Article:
329/377: Siddi


Santa Maria Vergine parish church

Once left Lunamatrona, I pedal towards one of the unmistakable basaltic plateaus of Marmilla, the Giara di Siddi, also known as Su Pranu, and I easily arrive in Siddi where the guys from the Villa Silli Cooperative are waiting for me. Luca, Stefania and Carmen will take care of me for the day.

The churches in Sardinia never cease to amaze me. Not so much the parish churches, as here the church of the Visitation of Santa Maria Vergine, in Sardinian baroque style which contains important wooden statues and retables, but especially the Romanesque churches, such as that of San Michele that we visit, on the outskirts of the village.

Detail on the San Michele church architrave

The exterior is fascinating for many reasons. Two naves, one main and one smaller, with two entrance doors, the facade with variegated stones, the resistant dark basalt, and the worn gray marl and yellow sandstone.

But above all a mysterious architrave on the smaller portal, which provides scholars with a sort of ancient puzzle: five human figures, the first of which is upside down. Who is he? Lucifer expelled from heaven? Or the symbol of death?

Ornithological Museum

We then head to the building of the former hospital which now houses the Ornithological Museum. In two well-set up rooms, specimens of almost all the volatile fauna of Sardinia are preserved, from birds of prey, the most captivating section for me, to much less known species like the sea partridge.

The town center is full of typical Campidanese houses, with high walls of marl and sandstone, and important portals. One of these is Casa Puddu, where the famous S’Apposentu restaurant by Roberto Petza was once located, one of the few Sardinian restaurants awarded with Michelin stars.

Almond “cantucci” biscuits at Sapori Antichi

Another is the seventeenth-century Casa Steri, which houses the Museum of Agri-food Traditions of Sardinia. In its living and non-living spaces, such as the premises for food production or animal shelters, the production cycles of the main Sardinian foods, oil, milk and cheese, bread, sweets are told.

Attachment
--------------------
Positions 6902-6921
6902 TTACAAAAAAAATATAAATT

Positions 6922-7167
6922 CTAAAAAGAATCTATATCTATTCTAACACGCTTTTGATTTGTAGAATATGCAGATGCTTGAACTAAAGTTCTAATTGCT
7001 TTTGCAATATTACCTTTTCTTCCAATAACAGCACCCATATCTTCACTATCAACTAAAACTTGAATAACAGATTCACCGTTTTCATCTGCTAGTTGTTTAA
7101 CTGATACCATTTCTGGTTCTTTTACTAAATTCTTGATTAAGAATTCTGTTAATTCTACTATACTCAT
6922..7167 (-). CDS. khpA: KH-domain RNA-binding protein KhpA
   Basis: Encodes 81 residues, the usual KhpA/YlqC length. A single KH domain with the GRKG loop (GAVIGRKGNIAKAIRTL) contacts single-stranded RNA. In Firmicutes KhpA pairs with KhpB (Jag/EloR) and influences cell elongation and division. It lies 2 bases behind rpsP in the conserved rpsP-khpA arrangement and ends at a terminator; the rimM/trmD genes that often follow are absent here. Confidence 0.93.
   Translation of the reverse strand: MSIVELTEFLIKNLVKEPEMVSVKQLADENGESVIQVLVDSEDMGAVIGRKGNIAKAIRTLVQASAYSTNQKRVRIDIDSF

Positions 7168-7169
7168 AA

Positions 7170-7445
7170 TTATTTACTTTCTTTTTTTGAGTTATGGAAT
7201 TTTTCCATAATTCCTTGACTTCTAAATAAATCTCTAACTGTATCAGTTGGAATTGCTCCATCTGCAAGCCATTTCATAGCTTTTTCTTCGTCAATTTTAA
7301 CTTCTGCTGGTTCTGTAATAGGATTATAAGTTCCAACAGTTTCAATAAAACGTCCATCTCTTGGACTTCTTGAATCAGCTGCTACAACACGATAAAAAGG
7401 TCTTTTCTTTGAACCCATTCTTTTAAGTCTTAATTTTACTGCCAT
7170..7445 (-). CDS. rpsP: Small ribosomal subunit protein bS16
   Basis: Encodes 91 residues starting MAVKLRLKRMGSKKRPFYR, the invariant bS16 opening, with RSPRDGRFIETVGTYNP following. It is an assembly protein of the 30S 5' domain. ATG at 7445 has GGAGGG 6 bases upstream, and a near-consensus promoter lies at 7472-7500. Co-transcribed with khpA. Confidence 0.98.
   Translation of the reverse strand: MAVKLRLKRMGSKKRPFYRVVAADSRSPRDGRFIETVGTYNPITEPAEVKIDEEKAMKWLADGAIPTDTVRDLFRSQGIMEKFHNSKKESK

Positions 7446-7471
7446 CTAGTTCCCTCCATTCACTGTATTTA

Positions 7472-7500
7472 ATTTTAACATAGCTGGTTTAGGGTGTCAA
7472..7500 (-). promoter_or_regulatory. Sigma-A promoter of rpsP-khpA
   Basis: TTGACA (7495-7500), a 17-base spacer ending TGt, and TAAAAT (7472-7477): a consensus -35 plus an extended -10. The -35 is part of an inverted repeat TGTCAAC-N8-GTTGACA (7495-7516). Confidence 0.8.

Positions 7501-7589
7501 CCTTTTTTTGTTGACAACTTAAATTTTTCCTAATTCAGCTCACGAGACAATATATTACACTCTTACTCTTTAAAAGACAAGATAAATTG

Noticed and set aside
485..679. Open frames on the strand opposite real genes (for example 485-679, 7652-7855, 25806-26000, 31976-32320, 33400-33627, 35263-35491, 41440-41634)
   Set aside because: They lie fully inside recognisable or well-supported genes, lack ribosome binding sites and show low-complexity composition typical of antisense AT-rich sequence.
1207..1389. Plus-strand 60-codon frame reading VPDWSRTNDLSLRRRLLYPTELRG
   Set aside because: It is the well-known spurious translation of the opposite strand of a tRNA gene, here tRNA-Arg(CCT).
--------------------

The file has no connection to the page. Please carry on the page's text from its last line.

We stop at the Sapori Antichi artisan confectionery laboratory, owned by Maria,  where we taste delicious almond cantucci, then we leave the village, skirting a large building, the former Pastificio Puddu, in business since the 1950s and unfortunately closed in 1995.

Aubergine at Gianpiero’s biologic veggie garden

We go and visit Gianpiero’s bio veggie gardens. We walk among the fields planted with tomatoes, courgettes and aubergines. Gianpiero explains how to grow vegetables without adding chemicals. His tactic, to ensure that the insects do not destroy the crop, is to grow multiple crops together, in order to attract different, often rival, insects that fight each other.

Close to these fields there are also the lands where the old village of Tradoriu once stood, one of the many Roman and medieval centres of the territory that have now disappeared.

After a delicious lunch at the Zia Luciana restaurant, we head towards the Sa Fogaia Park, so named for the important activity of the Carbonari that was once carried out here. We walk along the paths, among a rich vegetation always illustrated by small signs, and Carmen explains its characteristics to me.


We go up through the holm oak wood that runs along the Giara di Siddi and, finally, we reach the top, from which I can enjoy an amazing view of the area. Although this Giara is smaller and less known than that of Gesturi, it preserves very important archaeological remains.

It seems that the existence of at least sixteen nuraghi has been found on the edge of this plateau. We visit the nuraghe Sa Fogaia, a “corridor” protonuraghe, later expanded in the Nuragic period and still populated in the Punic, then Roman and medieval times. We enter the corridor structure, the oldest and still in good condition, while the more recent parts have partially collapsed.